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Anna 'Delvey' Sorokin Admits What She Did Was 'Definitely Unethical' In New Interview
Anna Sorokin, who used the name Anna Delvey, said in a new interview from immigration detention that defrauding her friends, banks and other businesses was "unethical."
Anna Sorokin is speaking out from behind bars, admitting that she was wrong when she scammed thousands while posing as an heiress.
"Yeah, that was definitely unethical," Sorokin, 31, told NBC News. "I would not encourage anybody else to follow my footsteps."
The Russian-born German national who used the name "Anna Delvey" was convicted in 2019 of eight charges — including grand larceny and theft — after masquerading as an heiress between 2013 and 2017.
Sorokin solicited $275,000 from friends, banks and businesses for what she has always maintained was a legitimate business plan for her project, the Anna Delvey Foundation. Her lawyer has stated that she was merely trying to "fake it til she made it" in the difficult career waters of New York City. Her story is the basis for the Netflix hit series “Inventing Anna.”
Sorokin was released from prison last February but was detained six weeks later by ICE for overstaying her visa. She, along with other detainees, filed a class-action lawsuit against ICE earlier this year for allegedly neglecting to protect her from COVID-19.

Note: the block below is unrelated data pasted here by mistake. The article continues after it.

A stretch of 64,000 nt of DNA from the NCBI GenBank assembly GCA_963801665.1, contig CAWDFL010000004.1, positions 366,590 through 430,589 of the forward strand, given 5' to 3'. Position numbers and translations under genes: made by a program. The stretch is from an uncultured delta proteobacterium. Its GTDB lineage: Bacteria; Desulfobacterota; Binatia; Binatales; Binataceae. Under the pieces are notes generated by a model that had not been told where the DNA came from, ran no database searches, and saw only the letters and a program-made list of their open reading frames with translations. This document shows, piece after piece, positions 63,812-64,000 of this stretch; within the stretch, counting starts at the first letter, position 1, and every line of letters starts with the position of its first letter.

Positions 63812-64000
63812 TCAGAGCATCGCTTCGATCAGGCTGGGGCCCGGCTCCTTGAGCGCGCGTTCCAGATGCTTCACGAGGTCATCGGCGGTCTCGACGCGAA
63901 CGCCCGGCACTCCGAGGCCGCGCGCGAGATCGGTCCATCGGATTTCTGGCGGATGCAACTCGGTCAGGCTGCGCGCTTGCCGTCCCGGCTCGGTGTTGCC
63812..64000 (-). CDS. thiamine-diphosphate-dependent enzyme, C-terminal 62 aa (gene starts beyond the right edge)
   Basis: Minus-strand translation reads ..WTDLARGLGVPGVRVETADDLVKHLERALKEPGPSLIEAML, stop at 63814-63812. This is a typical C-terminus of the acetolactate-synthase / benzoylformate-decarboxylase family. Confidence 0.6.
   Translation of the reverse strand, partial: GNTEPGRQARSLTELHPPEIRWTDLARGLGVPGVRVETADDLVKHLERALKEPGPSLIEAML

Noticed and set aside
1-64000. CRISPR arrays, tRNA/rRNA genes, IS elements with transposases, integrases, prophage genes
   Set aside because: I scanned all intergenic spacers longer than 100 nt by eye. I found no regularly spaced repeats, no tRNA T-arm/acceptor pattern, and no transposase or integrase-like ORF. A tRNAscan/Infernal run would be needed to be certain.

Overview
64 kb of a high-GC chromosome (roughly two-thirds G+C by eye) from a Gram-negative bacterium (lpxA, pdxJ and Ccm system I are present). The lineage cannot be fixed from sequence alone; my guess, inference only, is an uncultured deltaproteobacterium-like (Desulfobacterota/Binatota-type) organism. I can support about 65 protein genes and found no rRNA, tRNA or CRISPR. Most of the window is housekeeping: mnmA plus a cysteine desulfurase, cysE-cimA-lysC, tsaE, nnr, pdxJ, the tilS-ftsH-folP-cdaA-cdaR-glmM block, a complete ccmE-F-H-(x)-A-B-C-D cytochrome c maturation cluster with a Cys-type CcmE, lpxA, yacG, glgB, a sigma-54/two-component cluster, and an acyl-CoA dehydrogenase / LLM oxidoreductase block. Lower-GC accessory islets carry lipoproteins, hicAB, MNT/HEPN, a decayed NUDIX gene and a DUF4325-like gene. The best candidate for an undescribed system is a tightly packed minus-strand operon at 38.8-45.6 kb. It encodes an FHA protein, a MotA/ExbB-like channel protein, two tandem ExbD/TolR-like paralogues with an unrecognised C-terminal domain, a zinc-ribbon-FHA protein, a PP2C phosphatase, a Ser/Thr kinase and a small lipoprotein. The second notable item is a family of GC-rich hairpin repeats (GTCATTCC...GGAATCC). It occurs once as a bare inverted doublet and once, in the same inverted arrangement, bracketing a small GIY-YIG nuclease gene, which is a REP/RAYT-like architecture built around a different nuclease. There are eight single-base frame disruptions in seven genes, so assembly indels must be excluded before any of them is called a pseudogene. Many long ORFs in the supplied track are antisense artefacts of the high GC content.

She currently faces deportation to Germany for overstaying her visa.
"Hopefully, I'll be given a chance to focus all my energy into something legal. And I like to believe I'm good at getting things done," she told NBC News. "I'd love to be given an opportunity ... for people not to just dismiss me as like a quote-unquote scammer, and just see what I'm going to do next."
According to a press release provided to Oxygen.com by Sorokin’s PR agent, she also announced a "Reinventing Anna" NFT project this week, and she told Page Six that “signed” underwear will be part of that project.
Recently, artist Julia Morrisonm who co-curated an art show for and about Sorokin earlier this year, claimed that she is owed thousands for the event. A spokesperson for Sorokin claims that Morrison tried to extort her.
As for the scams that made her infamous, Sorokin told NBC News, "I never was trying to do any harm to anybody. And I'm not just like this vicious like scamming person trying to like take advantage of anybody who's just like stupid enough to fall for it."